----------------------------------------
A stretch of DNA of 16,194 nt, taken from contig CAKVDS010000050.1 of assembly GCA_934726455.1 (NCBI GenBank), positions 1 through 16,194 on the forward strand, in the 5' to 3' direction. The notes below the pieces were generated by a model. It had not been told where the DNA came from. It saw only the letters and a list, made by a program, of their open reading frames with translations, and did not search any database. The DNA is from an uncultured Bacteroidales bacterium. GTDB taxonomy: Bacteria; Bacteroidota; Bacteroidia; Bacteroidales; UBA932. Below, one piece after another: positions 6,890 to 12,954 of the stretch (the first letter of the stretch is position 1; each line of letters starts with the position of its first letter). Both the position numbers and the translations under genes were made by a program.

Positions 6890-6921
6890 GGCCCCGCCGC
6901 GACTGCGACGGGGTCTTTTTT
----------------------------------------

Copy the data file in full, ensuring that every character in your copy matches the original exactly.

A stretch of DNA of 16,194 nt, taken from contig CAKVDS010000050.1 of assembly GCA_934726455.1 (NCBI GenBank), positions 1 through 16,194 on the forward strand, in the 5' to 3' direction. The notes below the pieces were generated by a model. It had not been told where the DNA came from. It saw only the letters and a list, made by a program, of their open reading frames with translations, and did not search any database. The DNA is from an uncultured Bacteroidales bacterium. GTDB taxonomy: Bacteria; Bacteroidota; Bacteroidia; Bacteroidales; UBA932. Below, one piece after another: positions 6,890 to 12,954 of the stretch (the first letter of the stretch is position 1; each line of letters starts with the position of its first letter). Both the position numbers and the translations under genes were made by a program.

Positions 6890-6921
6890 GGCCCCGCCGC
6901 GACTGCGACGGGGTCTTTTTT